Dismal Markets Mean Inrix, nLight Aren’t Rushing to IPO

Ah, the good old days of April. Spring was in the air, and bankers were running the numbers on IPOs for Northwest technology companies. It was fun while it lasted.

Here’s the flashback: Real-estate website Zillow filed its paperwork on April 18, and RFID maker Impinj followed suit three days later. I even interviewed Seattle-area investors and entrepreneurs about whether these were the first ripples of a new boom for local tech companies.

So much for all of that.

Zillow (NASDAQ: Z) did successfully go public, opening trading on July 20. But Impinj has moved slower, not updating its SEC filings since mid-July. And some other Washington state companies that say they have the fundamentals to go public are staying away until the markets improve.

Exhibit A is Inrix, the Kirkland-based provider of traffic data that started as a spinout from Microsoft. Back in late July, Inrix reported a new $37 million financing round, and CEO Bryan Mistele told me that the company was ready to go public “sooner rather than later,” and was doing better than Zillow when it filed.

That was just five days after Zillow started trading, and two weeks before S&P’s downgrade of the federal government sent the stock markets into a tailspin. These days, Inrix is taking a wait-and-see approach, spokesman Jim Bak says.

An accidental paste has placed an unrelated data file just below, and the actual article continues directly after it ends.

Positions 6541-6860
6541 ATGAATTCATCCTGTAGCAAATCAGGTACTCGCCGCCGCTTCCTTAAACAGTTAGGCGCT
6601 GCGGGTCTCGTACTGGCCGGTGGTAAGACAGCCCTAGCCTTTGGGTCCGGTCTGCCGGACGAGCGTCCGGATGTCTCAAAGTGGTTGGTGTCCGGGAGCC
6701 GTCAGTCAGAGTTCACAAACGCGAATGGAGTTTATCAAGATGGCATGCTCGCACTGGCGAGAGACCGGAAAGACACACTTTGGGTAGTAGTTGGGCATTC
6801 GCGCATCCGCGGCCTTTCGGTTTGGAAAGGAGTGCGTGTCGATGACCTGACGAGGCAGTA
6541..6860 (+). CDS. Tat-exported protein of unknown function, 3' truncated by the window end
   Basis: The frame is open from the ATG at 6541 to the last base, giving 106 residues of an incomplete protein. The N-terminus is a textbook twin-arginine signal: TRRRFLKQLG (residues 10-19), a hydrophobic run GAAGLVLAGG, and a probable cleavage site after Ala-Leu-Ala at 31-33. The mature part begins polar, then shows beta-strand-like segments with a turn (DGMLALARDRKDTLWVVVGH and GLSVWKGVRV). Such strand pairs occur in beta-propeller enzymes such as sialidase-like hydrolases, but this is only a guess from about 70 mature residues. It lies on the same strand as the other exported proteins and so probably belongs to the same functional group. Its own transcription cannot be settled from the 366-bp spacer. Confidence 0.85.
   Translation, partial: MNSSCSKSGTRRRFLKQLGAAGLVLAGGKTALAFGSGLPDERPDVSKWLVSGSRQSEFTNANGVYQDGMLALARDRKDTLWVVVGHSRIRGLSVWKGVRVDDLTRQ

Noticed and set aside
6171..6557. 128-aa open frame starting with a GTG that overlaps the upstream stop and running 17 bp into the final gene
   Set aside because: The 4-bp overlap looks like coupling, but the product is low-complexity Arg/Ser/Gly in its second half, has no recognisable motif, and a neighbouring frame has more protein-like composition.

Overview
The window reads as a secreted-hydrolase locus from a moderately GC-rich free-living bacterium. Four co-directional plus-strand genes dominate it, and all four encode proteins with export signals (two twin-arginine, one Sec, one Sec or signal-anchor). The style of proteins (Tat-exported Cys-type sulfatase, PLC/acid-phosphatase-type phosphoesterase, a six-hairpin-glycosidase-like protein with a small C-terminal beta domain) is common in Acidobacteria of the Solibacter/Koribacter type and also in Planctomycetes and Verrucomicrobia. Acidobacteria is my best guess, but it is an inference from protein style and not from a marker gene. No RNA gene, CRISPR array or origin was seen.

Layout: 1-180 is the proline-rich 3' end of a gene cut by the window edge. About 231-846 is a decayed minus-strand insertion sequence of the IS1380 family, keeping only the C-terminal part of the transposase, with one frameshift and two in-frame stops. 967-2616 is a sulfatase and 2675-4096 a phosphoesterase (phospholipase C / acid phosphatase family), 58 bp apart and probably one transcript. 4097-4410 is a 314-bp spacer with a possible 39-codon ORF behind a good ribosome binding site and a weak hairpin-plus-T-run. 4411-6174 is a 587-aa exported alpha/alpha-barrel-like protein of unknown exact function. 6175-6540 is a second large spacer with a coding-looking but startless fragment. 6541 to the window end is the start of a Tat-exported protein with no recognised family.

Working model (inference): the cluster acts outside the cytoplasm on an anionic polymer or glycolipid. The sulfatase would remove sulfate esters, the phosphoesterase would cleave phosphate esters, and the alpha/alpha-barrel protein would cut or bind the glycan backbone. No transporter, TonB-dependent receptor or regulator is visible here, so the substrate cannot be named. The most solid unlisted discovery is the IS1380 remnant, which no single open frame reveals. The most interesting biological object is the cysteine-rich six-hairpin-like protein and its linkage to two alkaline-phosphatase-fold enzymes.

“Was it in he cards this year? Yes. Are we choosing to play the hand? No,” Bak says.

He points out that Inrix is having another good year—it’s a profitable, cash-flow-positive company that doesn’t need an IPO to sustain its business. So that makes the decision to wait and see even easier.

“We’ll probably have another year under our belt of 100 percent year-over-year cumulative annual revenue growth,” Bak says. “Everything is in place. The numbers are there, the growth curve is there … but the climate really isn’t ready.”

Vancouver, WA-based nLight Photonics, which makes semiconductor lasers, also has been talking up its IPO potential this year. In a series of news reports tied to its $17.5 million financing round in late August, company officials and investors said nLight was poised for an IPO—although they generally declined to put a timeline on taking that step.

But it definitely doesn’t sound like the step will come anytime soon. “When volatility is how we’ve seen, it’s not a good time to go public,” CEO Scott Keeney says.

In the meantime, nLight is profitable and growing 30-40 percent a year, Keeney says.

“It’s hard to speculate on how the current market changes the exact timing of how we’re thinking about the big step,” Keeney says. “I can say we are a fast-growing, strong venture-funded company, and that’s clearly in our plans.”

Impinj couldn’t comment on the timing and particulars of its IPO filing because it’s in the middle of the registration process, but said a public debut is still in its future.

“While the recent volatility in the capital markets has impacted many IPOs, we have no current intention of withdrawing our registration statement,” spokesman Jim Donaldson says. “The timing of Impinj’s IPO by will depend on many factors, including conditions in the capital markets, conditions in the markets for our products, and our financial performance.”

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